The hated lift sequences from Mass Effect, which took place as Shepard’s team travelled from one level to another, have been removed from Mass Effect 2 with no small degree of smugness from Bioware. The main complaints were that these sequences slowed the momentum of the game, and took a long time. Long enough for characters to hold conversations during them. However, whilst the lifts have been removed, the loading times have not; now instead of listening to amusing news announcements, or arguments between your team members that fill in subtle character development details about their relationships and backgrounds, you just get a generic computer graphic cutaway of the ship, station or planet you’re currently on, with a small icon representing you that moves along a lift shaft. This is not fixing the original problem so much as masking it, and again, it seems like a step in the wrong direction. The occasional brief interruptions mid-exploration of a level in the first game for it to stream graphics from the game disk too have only been removed from this game because levels are noticeably smaller in size, despite the increased level of detail. Despite these smaller levels, the game was large enough that it had to be published on two DVDs, though this isn’t the problem that some people seem to think it is; provided you’re not so physically feeble and/or lazy that you cannot change the disks over the two times that are required throughout the entire 40 to 50 or so hours the game takes to play through.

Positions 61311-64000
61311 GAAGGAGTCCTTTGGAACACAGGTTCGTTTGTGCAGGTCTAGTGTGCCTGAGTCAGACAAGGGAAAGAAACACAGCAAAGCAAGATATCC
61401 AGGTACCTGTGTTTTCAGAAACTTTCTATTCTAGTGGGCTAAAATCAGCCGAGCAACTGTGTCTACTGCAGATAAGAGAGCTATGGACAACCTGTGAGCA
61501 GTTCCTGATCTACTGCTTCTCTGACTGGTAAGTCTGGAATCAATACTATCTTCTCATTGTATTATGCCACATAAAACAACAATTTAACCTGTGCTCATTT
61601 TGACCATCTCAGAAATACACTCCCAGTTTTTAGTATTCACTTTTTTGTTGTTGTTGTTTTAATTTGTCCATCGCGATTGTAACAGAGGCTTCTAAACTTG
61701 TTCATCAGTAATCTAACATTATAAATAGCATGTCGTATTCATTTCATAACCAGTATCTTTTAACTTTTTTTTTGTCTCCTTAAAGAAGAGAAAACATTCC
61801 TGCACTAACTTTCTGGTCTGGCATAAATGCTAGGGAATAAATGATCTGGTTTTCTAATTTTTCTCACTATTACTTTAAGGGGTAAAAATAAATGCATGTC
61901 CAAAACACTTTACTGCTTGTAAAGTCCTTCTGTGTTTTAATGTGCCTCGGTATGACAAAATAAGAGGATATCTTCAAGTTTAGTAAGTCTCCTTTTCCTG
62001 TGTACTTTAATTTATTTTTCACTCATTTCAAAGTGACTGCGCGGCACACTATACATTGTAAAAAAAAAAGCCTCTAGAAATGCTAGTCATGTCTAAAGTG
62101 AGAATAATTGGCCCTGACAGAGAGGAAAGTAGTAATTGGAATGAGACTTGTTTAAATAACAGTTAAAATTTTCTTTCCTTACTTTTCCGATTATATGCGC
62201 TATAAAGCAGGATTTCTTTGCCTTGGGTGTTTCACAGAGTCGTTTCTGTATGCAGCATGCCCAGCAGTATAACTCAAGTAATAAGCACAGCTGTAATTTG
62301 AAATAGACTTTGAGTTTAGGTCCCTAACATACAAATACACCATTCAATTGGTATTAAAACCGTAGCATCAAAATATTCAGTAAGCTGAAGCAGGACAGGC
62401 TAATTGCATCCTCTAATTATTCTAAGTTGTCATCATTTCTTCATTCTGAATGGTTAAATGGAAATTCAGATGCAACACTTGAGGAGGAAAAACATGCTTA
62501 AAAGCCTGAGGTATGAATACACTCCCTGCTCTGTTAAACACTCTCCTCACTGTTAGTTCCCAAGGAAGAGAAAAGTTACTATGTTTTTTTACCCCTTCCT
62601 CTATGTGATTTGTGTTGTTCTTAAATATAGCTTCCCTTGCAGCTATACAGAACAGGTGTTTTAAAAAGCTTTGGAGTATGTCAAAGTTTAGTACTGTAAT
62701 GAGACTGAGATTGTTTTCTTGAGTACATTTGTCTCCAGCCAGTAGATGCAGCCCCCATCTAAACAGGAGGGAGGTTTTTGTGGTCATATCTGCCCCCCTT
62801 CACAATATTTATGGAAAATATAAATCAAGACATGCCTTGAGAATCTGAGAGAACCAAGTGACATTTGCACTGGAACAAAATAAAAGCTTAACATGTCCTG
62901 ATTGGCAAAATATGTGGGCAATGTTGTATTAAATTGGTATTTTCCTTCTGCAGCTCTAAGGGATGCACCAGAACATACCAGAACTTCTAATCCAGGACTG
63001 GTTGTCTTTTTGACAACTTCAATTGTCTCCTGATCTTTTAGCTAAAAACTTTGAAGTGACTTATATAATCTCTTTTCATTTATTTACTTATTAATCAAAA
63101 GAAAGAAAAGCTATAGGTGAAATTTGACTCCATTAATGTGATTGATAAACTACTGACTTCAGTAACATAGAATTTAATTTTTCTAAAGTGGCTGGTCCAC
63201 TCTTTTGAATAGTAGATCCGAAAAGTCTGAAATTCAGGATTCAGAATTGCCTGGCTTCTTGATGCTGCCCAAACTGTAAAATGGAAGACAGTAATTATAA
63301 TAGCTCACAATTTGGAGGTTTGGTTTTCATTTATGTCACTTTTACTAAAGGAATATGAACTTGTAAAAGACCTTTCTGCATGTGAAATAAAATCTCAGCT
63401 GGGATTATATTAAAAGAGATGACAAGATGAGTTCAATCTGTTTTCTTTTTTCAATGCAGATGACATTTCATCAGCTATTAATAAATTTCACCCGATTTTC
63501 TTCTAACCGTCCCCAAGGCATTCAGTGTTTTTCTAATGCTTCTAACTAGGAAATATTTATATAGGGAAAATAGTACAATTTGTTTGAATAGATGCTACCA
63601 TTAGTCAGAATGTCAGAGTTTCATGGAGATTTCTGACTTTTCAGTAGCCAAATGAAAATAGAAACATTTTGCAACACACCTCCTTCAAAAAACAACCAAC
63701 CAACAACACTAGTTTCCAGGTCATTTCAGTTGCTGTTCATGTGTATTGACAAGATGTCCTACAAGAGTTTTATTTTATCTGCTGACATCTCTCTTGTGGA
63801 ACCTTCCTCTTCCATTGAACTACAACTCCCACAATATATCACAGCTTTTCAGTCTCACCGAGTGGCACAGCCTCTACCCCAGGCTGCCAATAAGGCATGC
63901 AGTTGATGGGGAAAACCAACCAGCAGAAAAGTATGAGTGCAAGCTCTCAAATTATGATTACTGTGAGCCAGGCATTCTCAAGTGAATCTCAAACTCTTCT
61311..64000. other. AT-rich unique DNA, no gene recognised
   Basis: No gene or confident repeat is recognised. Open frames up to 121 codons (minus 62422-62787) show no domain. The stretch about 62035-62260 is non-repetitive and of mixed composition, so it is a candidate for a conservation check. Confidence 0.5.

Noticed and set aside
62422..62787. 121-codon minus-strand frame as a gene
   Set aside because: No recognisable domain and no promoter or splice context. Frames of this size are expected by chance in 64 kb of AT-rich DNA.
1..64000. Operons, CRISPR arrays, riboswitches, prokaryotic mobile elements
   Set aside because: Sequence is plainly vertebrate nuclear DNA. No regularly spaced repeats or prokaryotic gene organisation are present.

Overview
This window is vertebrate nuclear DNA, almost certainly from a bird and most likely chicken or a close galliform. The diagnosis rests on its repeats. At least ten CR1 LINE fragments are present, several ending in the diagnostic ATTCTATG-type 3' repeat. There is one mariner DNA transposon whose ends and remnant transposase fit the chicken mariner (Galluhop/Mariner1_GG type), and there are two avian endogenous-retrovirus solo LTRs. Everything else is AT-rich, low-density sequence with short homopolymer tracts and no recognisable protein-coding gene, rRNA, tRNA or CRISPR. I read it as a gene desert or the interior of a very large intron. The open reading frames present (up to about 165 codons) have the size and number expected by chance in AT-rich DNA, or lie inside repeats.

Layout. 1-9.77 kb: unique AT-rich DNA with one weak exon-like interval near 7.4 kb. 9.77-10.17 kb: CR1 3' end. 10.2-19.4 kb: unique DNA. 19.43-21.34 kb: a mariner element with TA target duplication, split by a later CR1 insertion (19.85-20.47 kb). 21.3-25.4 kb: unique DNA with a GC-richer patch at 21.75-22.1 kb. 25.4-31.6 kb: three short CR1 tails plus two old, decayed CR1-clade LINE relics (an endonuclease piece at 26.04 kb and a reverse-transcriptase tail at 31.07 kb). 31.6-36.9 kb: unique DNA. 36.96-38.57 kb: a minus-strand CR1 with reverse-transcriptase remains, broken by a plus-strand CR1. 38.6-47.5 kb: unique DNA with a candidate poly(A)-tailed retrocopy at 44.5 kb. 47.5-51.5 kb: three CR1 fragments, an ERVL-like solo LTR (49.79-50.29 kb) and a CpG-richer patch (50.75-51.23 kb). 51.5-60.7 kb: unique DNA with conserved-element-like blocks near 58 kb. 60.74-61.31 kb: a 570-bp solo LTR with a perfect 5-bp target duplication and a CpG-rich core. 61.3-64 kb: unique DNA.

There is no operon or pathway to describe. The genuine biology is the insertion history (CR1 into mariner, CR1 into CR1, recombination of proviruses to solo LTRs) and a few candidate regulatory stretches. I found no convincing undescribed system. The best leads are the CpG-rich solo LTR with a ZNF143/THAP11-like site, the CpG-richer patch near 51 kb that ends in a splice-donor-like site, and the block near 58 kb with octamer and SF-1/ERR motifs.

• One of the strongest stories in any game ever made.
    • Lengthy, diverse campaign.
    • Improved combat over Mass Effect.
    • One of the best ensemble cast of characters in any game.
    • Superb graphics and voice acting.
    • Repetitive, tedious, and unavoidable mini-games.
    • Various continuity errors and incongruities from the first Mass Effect’s setting.
    • Smaller levels result in lessened exploration.
    • A particularly bad glitch on disk two where the game loses all sound for about a minute at a very dramatic moment, apparently caused by a mistake when the disks were printed.
    • Various editions of the game make it a bastard to get certain exclusive content.

Mass Effect 2 is all-round a very good game, and a very strong contender for game of the year, despite being released right at the start of the year in January. In many respects it is an improved, tightened evolution of Mass Effect, and a more than worthy successor to what was also a very good game. Some of the images from this game, especially the opening and the climax, will likely remain with me for life. There are times when this game is inspiring, awe inducing, mesmerising, terrifying, shocking, and very deep. It has one of the best endings of any game I have ever played, despite the inclusion of a seemingly obligatory ridiculous final boss fight. The opening sequence IS the best I’ve ever played. The quality of the writing, graphical design and the voice work combine to tell not only one of the best science fiction epics in gaming, but of any medium.